Because of that, many medications can inadvertently cause sleep deprivation by stimulating certain sectors. It is important to ask a doctor whether the dosage should be adjusted or changed if sleep problems persist, as perhaps an alternative treatment or therapy may be available that won’t disrupt sleep.

Here are some of the medications that may cause sleepless nights.

1)    Alpha-blockers – These are used to treat high blood pressure, benign prostatic hyperplasia (BPH) and Raynaud’s disease. Alpha-blockers relax muscles and keep blood vessels open, help improve urine flow in older men, and generally lower blood pressure. But they can also cause a decrease in REM (rapid eye movement) sleep, which can lead to memory issues. Such drugs as Uroxatral, Cardura, Minipress, Rapaflo, and Flomax can cause issues with sleep.

2)    Beta-blockers – Used to combat hypertension and abnormal heart rhythms, beta-blockers slow the heart rate. They are used to treat angina, tremors, migraines and some kinds of glaucoma. The drugs include Lopressor, Toprol, Coreg, Tenormin, and Inderal. A nightly dose of melatonin may be used to counteract this group of drugs and get some rest.

3)    Corticosteroids – These drugs help with inflammation of muscles and blood vessels and are used to treat lupus, rheumatoid arthritis, gout, allergic reactions and Sjogren’s syndrome. Sold as cortisone, prednisone and triamcinolone, corticosteroids work on the adrenal glands, stimulating your body systems and often causing unpleasant dreams. Changing the dose to a single drug taken earlier in the day may help.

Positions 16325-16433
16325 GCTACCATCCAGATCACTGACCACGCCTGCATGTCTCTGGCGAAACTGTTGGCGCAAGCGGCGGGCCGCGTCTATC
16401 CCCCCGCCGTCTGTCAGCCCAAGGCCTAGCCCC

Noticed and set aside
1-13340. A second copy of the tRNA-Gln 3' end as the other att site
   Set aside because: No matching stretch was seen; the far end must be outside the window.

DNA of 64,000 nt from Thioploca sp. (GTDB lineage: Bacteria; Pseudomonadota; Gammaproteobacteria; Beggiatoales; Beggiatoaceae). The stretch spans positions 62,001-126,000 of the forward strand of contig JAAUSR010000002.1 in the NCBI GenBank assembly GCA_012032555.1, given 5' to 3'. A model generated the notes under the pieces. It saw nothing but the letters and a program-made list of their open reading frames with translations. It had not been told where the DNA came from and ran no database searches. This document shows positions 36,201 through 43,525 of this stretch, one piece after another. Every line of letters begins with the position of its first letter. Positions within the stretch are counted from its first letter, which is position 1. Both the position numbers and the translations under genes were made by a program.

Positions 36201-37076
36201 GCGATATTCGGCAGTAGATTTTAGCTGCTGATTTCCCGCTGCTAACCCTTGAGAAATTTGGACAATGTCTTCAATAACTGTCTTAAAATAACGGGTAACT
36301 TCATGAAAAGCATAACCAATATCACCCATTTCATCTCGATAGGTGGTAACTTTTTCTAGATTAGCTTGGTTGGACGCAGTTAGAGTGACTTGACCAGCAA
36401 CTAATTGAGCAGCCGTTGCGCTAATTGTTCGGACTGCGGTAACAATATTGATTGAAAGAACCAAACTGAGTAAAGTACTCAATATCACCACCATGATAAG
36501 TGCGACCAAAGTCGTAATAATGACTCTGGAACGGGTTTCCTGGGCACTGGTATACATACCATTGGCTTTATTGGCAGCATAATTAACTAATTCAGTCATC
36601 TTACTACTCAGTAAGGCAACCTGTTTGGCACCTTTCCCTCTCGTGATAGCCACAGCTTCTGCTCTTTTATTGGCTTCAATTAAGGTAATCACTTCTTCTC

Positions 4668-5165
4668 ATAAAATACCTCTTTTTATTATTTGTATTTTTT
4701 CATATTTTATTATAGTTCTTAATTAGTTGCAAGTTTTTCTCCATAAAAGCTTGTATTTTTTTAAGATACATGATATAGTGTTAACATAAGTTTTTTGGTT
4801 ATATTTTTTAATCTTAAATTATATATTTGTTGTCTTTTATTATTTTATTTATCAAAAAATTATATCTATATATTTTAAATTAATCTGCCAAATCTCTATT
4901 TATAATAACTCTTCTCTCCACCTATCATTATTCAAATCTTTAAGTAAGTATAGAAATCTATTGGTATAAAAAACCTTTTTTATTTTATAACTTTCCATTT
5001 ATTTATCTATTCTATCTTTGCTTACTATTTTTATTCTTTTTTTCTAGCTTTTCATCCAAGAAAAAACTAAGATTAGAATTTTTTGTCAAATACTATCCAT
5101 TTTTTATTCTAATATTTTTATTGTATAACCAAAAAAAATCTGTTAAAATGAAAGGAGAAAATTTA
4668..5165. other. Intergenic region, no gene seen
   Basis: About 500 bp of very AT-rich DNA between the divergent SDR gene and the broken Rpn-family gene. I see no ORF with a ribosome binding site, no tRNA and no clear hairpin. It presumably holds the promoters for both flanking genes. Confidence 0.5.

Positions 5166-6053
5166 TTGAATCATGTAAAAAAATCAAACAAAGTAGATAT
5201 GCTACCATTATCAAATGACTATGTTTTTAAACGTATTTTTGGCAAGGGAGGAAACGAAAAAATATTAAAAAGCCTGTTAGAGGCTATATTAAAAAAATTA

4)    SSRI antidepressants – The acronym for selective serotonin-reuptake inhibitors, these are used to help with moderate to severe depression. They block the reuptake of serotonin, a key neurotransmitter, which can help brain cells send and receive chemicals that can help with depression. Because the drugs can cause insomnia in about 10 to 20 percent of patients, it is important to consult with a physician if insomnia persists.

5)    ACE inhibitors – Used for high blood pressure, congestive heart failure and other condition, they help relax blood vessels. Sold under the names Mononpril, Prinivil, Mavik, Altace, Accupril and Vasotec, among others, they can cause conditions that disturb normal sleep, including aches, pains, diarrhea and leg cramps.